320 pages, 18 B&W chapter opening illustrations
Landskipping is a meditation on the iridescent British landscape that will reshape the way we think about our country
In the late eighteenth century, landscape began to emerge as a cultural phenomenon in Britain. Tourist, theoretician and artist alike all sought to capture the beauty and inspiration of waterfall, lake and fell.
In a spirit as Romantic as rational, Anna Pavord explores the emotional and artistic resonances of nature, and the sculpting of its lines by man and economic endeavour. An exquisite foray across mountains and rivers, valleys and pastures, Landskipping is a celebration of landscape, the stunning diversity of our scenery and its potential to comfort, awe and mesmerise.
"A personal meditation on the nature of our British countryside that expands progressively to encompass a far broader view"
– Rachel Campbell-Johnston, The Times
"[A] winning study of English landscape"
– Lucy Scholes, BBC Countryfile
"Anyone who loves the variety and idiosyncrasies of the British countryside will relish this poignant celebration"
"Rangey, deeply felt and sometimes luminous [...] Like the raking light that exposes ancient lynchets at sunset, such knowledge brings out new detail in the one particular view over a gate which Pavord has loved in all seasons, and which she now evokes for us as it changes through a full year. From the vantage point of this ending, I look back and find that the mixed landscape of the whole book is cast in a very beautiful light"
– Alexandra Harris, Guardian
"An insight into landscape's cultural impact to highlight the ability of wide open spaces to inspire and provide"
– Sunday Times
"Pavord is a great excavator of roots [...] Pavord threads together a patchwork of history, nature writing, polemic and memoir. Always she remains attuned to the sensual character of the environment [...] I was suitably entranced by its many splendid views and perspectives"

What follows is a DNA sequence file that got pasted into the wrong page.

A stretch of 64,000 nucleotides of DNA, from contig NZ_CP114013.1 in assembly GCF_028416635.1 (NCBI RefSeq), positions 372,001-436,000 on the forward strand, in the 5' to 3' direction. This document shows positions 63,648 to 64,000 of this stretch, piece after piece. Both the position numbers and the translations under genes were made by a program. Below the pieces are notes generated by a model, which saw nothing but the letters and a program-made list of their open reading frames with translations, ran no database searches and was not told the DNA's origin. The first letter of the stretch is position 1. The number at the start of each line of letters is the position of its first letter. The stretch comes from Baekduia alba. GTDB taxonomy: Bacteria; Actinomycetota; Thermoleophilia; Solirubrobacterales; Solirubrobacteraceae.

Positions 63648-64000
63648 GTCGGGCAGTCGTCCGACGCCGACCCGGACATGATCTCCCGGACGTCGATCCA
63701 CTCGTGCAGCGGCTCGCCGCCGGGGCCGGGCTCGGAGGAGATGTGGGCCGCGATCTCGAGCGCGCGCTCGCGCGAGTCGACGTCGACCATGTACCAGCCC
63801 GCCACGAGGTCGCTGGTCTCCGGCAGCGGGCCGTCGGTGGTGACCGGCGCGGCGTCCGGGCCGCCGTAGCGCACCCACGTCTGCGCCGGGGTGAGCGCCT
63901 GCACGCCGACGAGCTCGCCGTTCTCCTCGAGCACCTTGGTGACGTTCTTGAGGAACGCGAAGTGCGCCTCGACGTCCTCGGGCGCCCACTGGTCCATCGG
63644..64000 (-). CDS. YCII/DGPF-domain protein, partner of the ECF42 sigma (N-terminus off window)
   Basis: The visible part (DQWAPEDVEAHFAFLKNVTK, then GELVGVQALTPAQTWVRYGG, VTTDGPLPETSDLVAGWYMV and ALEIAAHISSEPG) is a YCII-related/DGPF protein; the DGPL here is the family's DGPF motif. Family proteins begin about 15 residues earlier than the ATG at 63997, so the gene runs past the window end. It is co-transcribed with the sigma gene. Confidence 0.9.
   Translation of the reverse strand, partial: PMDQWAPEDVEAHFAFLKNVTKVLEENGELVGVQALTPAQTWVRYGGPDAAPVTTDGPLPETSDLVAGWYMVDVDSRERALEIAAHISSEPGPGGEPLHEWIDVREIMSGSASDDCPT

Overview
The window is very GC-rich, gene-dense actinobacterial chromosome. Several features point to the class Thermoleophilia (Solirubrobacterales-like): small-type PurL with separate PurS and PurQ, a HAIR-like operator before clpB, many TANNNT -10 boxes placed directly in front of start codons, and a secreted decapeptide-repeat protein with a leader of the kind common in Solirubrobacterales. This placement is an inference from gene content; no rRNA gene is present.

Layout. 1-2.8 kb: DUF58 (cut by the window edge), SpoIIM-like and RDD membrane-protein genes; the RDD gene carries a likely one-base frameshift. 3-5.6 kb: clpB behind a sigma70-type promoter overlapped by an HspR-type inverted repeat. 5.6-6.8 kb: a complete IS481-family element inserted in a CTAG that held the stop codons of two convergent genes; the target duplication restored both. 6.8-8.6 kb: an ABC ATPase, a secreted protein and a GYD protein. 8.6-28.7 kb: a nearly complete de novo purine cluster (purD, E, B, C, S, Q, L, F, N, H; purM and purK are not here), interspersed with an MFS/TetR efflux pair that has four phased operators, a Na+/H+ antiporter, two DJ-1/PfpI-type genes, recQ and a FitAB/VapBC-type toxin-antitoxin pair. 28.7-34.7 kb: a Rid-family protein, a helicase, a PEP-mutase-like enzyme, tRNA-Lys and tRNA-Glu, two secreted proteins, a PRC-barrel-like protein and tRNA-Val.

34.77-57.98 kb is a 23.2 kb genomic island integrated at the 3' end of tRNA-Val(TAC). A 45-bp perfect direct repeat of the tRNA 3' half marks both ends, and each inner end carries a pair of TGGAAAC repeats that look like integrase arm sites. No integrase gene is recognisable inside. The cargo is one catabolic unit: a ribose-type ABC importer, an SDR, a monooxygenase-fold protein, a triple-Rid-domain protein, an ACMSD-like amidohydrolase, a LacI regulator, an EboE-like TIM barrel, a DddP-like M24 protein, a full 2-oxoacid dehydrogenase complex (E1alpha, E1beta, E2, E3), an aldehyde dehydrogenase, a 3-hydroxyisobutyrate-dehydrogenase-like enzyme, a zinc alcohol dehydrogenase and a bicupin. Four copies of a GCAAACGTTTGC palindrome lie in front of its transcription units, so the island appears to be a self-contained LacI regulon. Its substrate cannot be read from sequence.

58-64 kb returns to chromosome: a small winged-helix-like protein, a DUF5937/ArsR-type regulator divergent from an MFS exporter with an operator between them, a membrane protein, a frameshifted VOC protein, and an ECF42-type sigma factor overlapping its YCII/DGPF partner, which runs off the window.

– Sunday Telegraph
"The whole book reads like a conversation at some fantasy dinner party where all the guests are impeccably informed, fervently opinionated, gently witty and incurably passionate about the countryside. It darts from topic to topic, century to century, painter to ploughman, mountain to meadow, like some mercurially active salmon making its way up the Dart or the Dee. Yet miraculously – or, more likely, thanks to Pavord's beautifully descriptive but never indulgent prose – it all hangs together. You can read the whole book in less time than it takes to go up and down Ben Nevis, and feel that you have bagged not just the king of Munros but the rural delights of an entire kingdom [...] Landskipping, however, is not some environmental rant. Pavord still sees plenty to celebrate about the British landscape, and plenty to send a delicious shiver up the spine as well"
– The Times
"Intensely enjoyable book [...] Anna Pavord is a beautiful writer who feels her subject deeply and with a lifetime's enjoyment and understanding"
– Lucy Lethbridge, Observer
"A lyrical defence of our landscape, its language, and its freedom from meddling by various agencies [...] a real pleasure"
– Mail on Sunday
"A grand tour around the British Isles [...] Anna Pavord proves, someone who has lived in the same place for 40 years can also bring fresh eyes"
"An inspiring overview"
– Sunday Express
"Pavord writes thoughtfully, with deep and wide-ranging knowledge, of the land and what grows on it, of art, literature and the history of taste. And she writes from the heart – the heart of a countrywoman as well as the country-lover [...] The fruit of genuine observation, described with straining for effect, it's a wonderful piece of writing – one of many in this superb, heartfelt and illuminating book"
– Literary Review
"Intriguing [...] Scholarly, yet written with brio, her book should be read by all those who love our unique countryside"
– Catholic Morning Herald
"A glorious and comprehensive celebration of all that is best in the British landscape [...] there is much beauty in what remains of the British landscape. How lucky we are to have a scholar of Anna Pavord's stature to chronicle it"
– Richard Shelton, Literary Review
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Anna Pavord's books include the bestselling The Tulip, The Naming of Names, and her most recent work, The Curious Gardener. Her column in the Independent has appeared since the newspaper's launch. She writes and presents programmes for BBC Radio 3 and 4 and served for 10 years on the Gardens Panel of the National Trust, the last five as Chairman.